- The BRIDE OF FRANKENSTEIN
- Film (1935). Universal. Dir James Whale, starring Boris Karloff, Colin Clive, Elsa Lanchester, Ernest Thesiger. Screenplay John Balderston, William Hurlbut. 80 mins. B/w.This sequel to the 1931 FRANKENSTEIN, also dir Whale, is the greatest of the many Frankenstein movies and one of the greatest sf movies. Some watchers feel that the horror and pathos of the story are a little overwhelmed by Whale's morbid sense of comedy, seen here particularly in the bizarre figure of the gin-drinking, vain Dr Praetorious, creator of homunculi, who blackmails Frankenstein into constructing an artificial bride for the Monster. We learn immediately from the prologue - in which Mary SHELLEY ("frightened of thunder, fearful of the dark"), played by Lanchester, talks to Percy Shelley and Byron - that the Monster was not killed at the end of the previous film after all; later we see the Monster floundering through the forest, captured by villagers, breaking free, and befriended by a blind hermit where, in a scene of justly celebrated pathos, he is taught to smoke a cigarette. But nothing prepares one for the extraordinary, protracted finale, the most stylized scene in a stylized film, choreographed to perfection. Here the Bride (Lanchester again, thus making a clear and interesting identification of Mary Shelley with her sad, monstrous creation) comes to life - as electrical equipment splutters and sparks - lurches not ungracefully across the room, a white streak in her wild coiffure, screams at her first sight of the Monster, shrinks from him, and finally hisses like a maddened cat as the rejected Monster pulls the lever that will destroy her and all the rest. It is an unforgettable tableau.Whale was too theatrical for tragedy and perhaps too sceptical for true horror, with as much of Oscar Wilde as Shakespeare in his sensibility. But nevertheless his conservatism, his sophisticated, deeply un-American sense of irony, and his bold sense of symbolism make this one of the strongest cinematic statements ever made about, paradoxically, both the potency and the impotence of science.A rather different story, although with deliberate parallels, is told in the much later The Bride (1985) dir Franc Roddam, starring Sting, Jennifer Beals, Clancy Brown, David Rappaport, Alexei Sayle. 118 mins. Colour.Here the Bride (Beals) is initially repelled by the Monster (Brown), who flees in dismay to wander afar in the company of a dwarf (Rappaport). Frankenstein (a wooden Sting) becomes obsessed with the Bride to the point of attempted rape; she is saved by the returned Monster, whose love she now reciprocates. In one of the deliberately humorous scenes the fleeing Monster encounters a blind man, who fondly touches his face and then triumphantly yells "I've found him!" to the pursuing mob.PN/JGr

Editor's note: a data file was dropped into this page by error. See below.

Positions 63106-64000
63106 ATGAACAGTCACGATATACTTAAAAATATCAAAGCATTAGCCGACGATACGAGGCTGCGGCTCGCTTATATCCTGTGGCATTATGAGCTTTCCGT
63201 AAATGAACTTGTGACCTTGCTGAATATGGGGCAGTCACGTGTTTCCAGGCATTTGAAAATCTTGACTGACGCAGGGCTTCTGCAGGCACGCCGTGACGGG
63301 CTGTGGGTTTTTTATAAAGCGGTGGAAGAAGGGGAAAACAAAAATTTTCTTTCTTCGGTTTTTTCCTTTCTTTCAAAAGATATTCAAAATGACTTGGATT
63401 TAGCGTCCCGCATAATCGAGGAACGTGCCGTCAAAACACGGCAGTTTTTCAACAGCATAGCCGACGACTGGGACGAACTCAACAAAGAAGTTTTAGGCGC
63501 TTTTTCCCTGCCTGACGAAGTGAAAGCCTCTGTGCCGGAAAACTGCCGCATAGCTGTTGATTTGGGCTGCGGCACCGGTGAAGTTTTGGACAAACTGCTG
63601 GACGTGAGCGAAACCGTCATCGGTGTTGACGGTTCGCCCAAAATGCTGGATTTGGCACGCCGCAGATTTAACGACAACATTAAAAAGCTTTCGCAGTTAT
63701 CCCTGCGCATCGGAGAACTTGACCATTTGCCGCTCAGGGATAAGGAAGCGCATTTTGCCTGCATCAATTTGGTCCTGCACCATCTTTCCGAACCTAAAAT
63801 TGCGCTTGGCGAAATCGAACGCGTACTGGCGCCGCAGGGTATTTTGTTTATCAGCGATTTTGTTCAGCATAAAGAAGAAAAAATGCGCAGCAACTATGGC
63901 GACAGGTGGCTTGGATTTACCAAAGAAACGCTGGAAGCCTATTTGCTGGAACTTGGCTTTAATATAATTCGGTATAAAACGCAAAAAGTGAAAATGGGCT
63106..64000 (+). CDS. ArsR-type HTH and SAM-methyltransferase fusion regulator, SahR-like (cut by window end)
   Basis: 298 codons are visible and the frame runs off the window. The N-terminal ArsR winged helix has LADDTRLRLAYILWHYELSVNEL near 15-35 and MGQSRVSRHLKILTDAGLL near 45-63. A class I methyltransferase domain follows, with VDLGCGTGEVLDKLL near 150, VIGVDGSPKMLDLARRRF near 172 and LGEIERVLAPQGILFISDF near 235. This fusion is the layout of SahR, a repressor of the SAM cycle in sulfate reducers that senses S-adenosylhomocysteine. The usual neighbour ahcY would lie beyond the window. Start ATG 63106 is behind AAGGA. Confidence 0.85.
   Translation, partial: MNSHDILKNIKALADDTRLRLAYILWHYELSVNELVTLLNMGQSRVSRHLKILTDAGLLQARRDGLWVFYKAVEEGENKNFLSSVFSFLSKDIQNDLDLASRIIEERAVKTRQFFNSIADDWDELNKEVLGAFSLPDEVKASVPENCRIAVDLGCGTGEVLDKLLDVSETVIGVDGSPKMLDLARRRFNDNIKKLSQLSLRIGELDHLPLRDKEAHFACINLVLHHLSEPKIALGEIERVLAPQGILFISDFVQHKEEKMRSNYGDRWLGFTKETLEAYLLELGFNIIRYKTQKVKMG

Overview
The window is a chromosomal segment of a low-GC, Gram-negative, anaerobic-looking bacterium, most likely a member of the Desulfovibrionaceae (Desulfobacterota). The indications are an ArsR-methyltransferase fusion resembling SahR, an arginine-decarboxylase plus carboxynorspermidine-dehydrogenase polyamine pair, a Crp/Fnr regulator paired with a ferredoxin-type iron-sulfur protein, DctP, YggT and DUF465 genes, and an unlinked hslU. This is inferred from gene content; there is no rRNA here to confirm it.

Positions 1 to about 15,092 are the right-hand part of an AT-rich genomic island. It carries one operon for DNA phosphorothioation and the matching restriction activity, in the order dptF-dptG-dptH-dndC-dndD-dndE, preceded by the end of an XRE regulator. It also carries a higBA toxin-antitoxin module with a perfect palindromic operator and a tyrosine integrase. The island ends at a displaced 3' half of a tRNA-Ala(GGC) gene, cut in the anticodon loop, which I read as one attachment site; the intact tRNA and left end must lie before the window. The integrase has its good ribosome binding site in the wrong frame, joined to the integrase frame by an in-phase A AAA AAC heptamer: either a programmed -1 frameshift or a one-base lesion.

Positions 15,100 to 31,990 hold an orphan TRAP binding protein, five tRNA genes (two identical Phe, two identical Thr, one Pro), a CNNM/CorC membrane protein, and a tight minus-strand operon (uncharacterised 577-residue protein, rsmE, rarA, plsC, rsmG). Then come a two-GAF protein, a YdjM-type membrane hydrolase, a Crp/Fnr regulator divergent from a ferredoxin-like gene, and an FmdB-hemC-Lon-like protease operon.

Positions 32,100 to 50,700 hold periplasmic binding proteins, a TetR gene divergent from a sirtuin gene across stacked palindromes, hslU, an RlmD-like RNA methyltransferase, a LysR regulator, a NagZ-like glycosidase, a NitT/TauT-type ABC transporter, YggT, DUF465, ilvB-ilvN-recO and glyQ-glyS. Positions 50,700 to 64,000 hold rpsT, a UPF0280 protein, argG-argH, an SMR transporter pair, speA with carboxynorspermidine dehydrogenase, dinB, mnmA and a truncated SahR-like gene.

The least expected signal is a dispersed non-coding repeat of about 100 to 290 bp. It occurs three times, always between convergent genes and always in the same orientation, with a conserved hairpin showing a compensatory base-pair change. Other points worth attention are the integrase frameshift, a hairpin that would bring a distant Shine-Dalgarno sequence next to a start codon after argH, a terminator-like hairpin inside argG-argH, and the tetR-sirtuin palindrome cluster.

Science Fiction and Fantasy Encyclopedia. Academic. 2011.